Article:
I have certainly felt the formatting pain. I switched to Google doc format for no other reason than to alleviate that stress. I have gotten feedback that it’s not as readable as I’d hoped, so a change is imminent.

As for free content, I’ve decided to keep just almost everything free just on principle. I have been trying out periodical story writing, so the only stuff I would make patron only is the last part (meaning climax or conclusion). I haven’t really worked out my reward tiers or goals yet though, so it would only take $1 to read the endings to these stories.

I feel like that would be a good enough incentive to get potential patrons to join in, while still providing content for everyone.

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Just looking around online, the resources for science fiction authors are few and far between. The threshold for fiction writing is already fairly high if you’re looking to publish, and there just aren’t many places willing to accept sci-fi.

Posting on free sites seems like a good strategy for building a reader base though, so I greatly appreciate that advice. I’ll dig around and see if I find something I like, I tend to be a bit picky with websites after a bad experience with a EULA that claimed ownership of all of my work caused me to discontinue a webcomic what feels like a lifetime ago.

Wow that’s some bad luck, I was under the impression that EULA’s weren’t worth much legally? Though I guess it always costs money to challenge that kind of thing in court.
The only place I can recommend that doesn’t deal exclusively in erotic fiction is StoriesOnline.net, where I’ve had quite a lot of luck. Good amount of views, lots of feedback, generally responsive staff. The only issue I ever had with them was that they introduced their own automatic Ebook system without informing me or asking permission, which was a problem because Ebook downloads were one of the incentives I used to get people to visit my Patreon. They weren’t selling them though, so we were able to resolve that amicably.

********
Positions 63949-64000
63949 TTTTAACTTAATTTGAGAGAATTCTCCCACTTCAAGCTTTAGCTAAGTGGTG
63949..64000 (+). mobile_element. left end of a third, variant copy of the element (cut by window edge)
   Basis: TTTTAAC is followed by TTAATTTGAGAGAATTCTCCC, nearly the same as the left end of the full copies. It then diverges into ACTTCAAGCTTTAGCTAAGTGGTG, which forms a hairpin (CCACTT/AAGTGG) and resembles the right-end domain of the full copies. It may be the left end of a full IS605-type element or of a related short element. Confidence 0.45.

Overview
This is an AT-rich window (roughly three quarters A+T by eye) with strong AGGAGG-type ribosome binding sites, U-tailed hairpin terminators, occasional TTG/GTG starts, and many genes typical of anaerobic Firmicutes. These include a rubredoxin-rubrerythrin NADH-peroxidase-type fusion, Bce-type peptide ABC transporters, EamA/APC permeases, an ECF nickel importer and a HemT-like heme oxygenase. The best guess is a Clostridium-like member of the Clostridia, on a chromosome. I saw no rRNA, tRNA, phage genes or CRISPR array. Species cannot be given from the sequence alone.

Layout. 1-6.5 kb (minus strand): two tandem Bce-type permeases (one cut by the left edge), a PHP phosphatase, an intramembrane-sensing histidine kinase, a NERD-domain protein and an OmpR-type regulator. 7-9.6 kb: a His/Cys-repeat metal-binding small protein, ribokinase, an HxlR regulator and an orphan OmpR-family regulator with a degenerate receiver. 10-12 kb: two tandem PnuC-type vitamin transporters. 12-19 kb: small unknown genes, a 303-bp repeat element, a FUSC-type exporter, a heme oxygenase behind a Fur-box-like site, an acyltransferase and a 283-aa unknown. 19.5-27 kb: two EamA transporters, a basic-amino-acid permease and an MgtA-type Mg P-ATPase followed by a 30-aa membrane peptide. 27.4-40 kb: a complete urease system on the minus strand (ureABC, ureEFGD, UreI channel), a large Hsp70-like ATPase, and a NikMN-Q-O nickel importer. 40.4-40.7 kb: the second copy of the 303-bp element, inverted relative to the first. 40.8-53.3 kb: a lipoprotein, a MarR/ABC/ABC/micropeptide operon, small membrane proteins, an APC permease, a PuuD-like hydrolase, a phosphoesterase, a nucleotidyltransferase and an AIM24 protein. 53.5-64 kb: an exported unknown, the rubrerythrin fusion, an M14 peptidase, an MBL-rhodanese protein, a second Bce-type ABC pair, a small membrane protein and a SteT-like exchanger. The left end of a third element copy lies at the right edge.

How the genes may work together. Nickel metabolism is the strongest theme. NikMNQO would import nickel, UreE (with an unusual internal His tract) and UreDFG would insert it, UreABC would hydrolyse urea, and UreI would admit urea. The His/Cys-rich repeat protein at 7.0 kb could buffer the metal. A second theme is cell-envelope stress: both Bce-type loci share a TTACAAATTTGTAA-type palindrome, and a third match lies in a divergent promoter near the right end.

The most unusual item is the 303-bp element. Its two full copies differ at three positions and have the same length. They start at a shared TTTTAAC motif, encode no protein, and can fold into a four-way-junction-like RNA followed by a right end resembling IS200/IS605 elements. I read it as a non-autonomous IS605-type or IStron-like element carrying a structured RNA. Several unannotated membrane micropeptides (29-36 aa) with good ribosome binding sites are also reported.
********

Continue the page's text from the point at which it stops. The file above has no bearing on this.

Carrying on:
Speaking of which, if you’re able to produce high quality Ebooks or art (or even use some of your proceeds to buy art like I do) you can incentivize people to visit your page. For example at the end of all my stories I have a few lines of text telling people that they can download free character art and epub files from my Patreon, as most literature websites of course won’t let you host things like that. That seems to draw quite a lot of traffic.

Looking at StoriesOnline.net, I’m a bit hesitant because “sex stories” and “erotic stories” are prominent key words. In terms of branding, that’s not something I want associated with my work in the same way that I wouldn’t want to post my work on a site that focuses on horror.

But they do have an affiliate, SciFiStories.com that appears to be the flavor I am looking for. There’s also FineStories.com for more general fiction writing. All of these are owned by the same parent, so thank you for pointing me (and anyone else reading) in a good direction for building a user base.

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I’m trying out three different formats for posting writing. I’m curious to see how each one plays on different mobile devices. It may be a good idea to offer more than one for each post, so that users can decide for themselves which format is the best.


Thanks again for talking through this with me, thread co-contributors.

What kind of resources for sci-fi writers are you looking for, that you’re finding scarce? I might be able to help. :slight_smile: